Politicians, tribal leaders and the head of a local humanitarian group in Arizona's Yuma County called on a politically diverse delegation of senators from around the U.S. to pass immigration reform amid an increase in migrant arrivals that can overwhelm local resources.
Arizona Sen. Krysten Sinema, an Independent, and Republican Texas Sen. John Cornyn led the eight-member delegation to Yuma, one day after they made a similar visit to El Paso, Texas.
The two-state tour comes amid calls for Washington to find new ways to deal with growing numbers of people from around the world arriving at the U.S. southern border. It follows President Joe Biden's visit to El Paso Sunday on his way to a summit of North American leaders in Mexico City.
Efforts to pass major immigration reform in Congress have repeatedly stalled in recent years.
Biden in recent days announced a major immigration policy shift that will create new pathways to the U.S. for some migrants. But it will also require migrants in many instances to remain in their home countries while their cases are weighed.
"This is a very, very difficult issue, but this is a group of senators with a history of getting things done," said Sinema.
Hundreds of people coming from countries as diverse as Russia, Georgia, India and Nicaragua have been arriving at the U.S.-Mexico border in Yuma County daily, many seeking asylum. Yuma just a few years ago was a sleepy spot on the border that saw about 8,000 such arrivals every year.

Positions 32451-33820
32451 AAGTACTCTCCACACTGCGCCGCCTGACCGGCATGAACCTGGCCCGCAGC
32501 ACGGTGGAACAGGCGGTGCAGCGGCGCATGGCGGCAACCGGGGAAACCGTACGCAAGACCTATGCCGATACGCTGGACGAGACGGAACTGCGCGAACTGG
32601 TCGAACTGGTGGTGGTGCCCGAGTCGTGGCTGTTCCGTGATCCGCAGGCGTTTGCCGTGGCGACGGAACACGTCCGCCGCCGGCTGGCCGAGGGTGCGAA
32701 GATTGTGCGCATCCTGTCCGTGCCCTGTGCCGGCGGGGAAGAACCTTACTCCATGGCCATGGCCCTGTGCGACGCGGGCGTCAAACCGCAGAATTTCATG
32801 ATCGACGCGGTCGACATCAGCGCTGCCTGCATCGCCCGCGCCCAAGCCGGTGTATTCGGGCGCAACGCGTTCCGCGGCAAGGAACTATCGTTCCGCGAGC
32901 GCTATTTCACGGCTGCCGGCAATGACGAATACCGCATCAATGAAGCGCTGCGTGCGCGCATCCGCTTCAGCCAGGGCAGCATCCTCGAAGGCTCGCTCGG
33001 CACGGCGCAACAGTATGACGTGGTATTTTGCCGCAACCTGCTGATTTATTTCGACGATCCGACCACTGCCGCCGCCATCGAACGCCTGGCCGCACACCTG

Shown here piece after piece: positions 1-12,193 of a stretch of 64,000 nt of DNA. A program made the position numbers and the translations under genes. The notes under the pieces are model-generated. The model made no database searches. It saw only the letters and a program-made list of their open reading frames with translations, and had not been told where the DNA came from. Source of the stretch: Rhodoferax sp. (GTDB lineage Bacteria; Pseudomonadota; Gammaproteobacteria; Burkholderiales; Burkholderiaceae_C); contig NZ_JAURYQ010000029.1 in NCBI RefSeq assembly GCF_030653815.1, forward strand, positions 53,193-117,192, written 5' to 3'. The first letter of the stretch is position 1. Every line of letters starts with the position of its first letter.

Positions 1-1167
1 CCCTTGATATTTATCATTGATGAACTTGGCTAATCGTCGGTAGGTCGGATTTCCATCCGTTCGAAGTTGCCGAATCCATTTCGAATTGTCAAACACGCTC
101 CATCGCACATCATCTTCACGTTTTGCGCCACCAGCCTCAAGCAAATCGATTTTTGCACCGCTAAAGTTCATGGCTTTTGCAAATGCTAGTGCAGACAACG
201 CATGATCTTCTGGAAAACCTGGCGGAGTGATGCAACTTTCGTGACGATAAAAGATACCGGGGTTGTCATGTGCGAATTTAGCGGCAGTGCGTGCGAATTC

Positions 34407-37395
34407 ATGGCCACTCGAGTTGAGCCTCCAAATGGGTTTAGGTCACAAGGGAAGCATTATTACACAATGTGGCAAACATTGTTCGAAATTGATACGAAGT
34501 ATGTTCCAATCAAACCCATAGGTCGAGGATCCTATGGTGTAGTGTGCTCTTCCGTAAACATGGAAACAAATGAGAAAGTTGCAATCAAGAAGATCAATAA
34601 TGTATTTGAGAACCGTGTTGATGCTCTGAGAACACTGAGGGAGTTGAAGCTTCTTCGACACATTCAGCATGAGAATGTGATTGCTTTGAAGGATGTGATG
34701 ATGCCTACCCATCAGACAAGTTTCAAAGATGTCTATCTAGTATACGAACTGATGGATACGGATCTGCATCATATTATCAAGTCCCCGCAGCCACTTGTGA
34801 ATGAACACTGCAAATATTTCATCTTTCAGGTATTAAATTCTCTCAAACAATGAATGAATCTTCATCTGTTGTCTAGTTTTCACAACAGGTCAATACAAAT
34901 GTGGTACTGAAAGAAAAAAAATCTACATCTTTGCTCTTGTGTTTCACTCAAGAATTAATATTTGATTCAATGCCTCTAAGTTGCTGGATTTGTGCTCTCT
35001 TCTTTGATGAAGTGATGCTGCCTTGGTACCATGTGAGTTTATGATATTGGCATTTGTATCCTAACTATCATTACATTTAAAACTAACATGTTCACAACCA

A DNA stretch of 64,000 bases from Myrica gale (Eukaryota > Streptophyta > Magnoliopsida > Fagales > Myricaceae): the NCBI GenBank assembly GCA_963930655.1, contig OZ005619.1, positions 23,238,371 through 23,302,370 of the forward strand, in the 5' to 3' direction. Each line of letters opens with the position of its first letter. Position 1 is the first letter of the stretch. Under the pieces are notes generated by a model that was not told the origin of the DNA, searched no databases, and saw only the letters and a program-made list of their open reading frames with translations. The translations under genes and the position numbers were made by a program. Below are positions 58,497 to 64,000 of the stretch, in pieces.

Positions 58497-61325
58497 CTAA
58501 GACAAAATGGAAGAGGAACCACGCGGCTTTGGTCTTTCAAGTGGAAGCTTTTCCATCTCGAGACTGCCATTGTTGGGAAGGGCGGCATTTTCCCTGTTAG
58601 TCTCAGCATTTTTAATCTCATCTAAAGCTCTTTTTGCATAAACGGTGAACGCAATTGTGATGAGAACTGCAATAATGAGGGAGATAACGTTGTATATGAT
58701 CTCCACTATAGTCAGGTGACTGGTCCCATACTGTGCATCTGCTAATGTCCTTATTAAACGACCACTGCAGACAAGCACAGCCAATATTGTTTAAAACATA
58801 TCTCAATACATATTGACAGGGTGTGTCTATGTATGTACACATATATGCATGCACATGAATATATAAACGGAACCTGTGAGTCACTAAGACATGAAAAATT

"It's a really big challenge. This is a global issue we are experiencing," said Amanda Aguirre, president and CEO of the Regional Center for Border Health, Inc., which helps new arrivals with transportation so they can reunite with relatives in the U.S. while waiting for their asylum cases to be heard.
Yuma Mayor Doug Nicholls, a Republican, has repeatedly called on leaders in Washington to come up with lasting policy changes.
"Money doesn't make it go away," said Nicholls, saying that additional funding is "just a stop gap."
Democratic Arizona Sen. John Kelly, who has visited the border numerous times during two years in office, was also in the delegation. The rest of the group included Republican Sens. Thom Tillis, of North Carolina, James Lankford, of Oklahoma and Jerry Moran of Kansas; and Democratic Sens. Chris Coons, of Delaware and Chris Murphy, of Connecticut.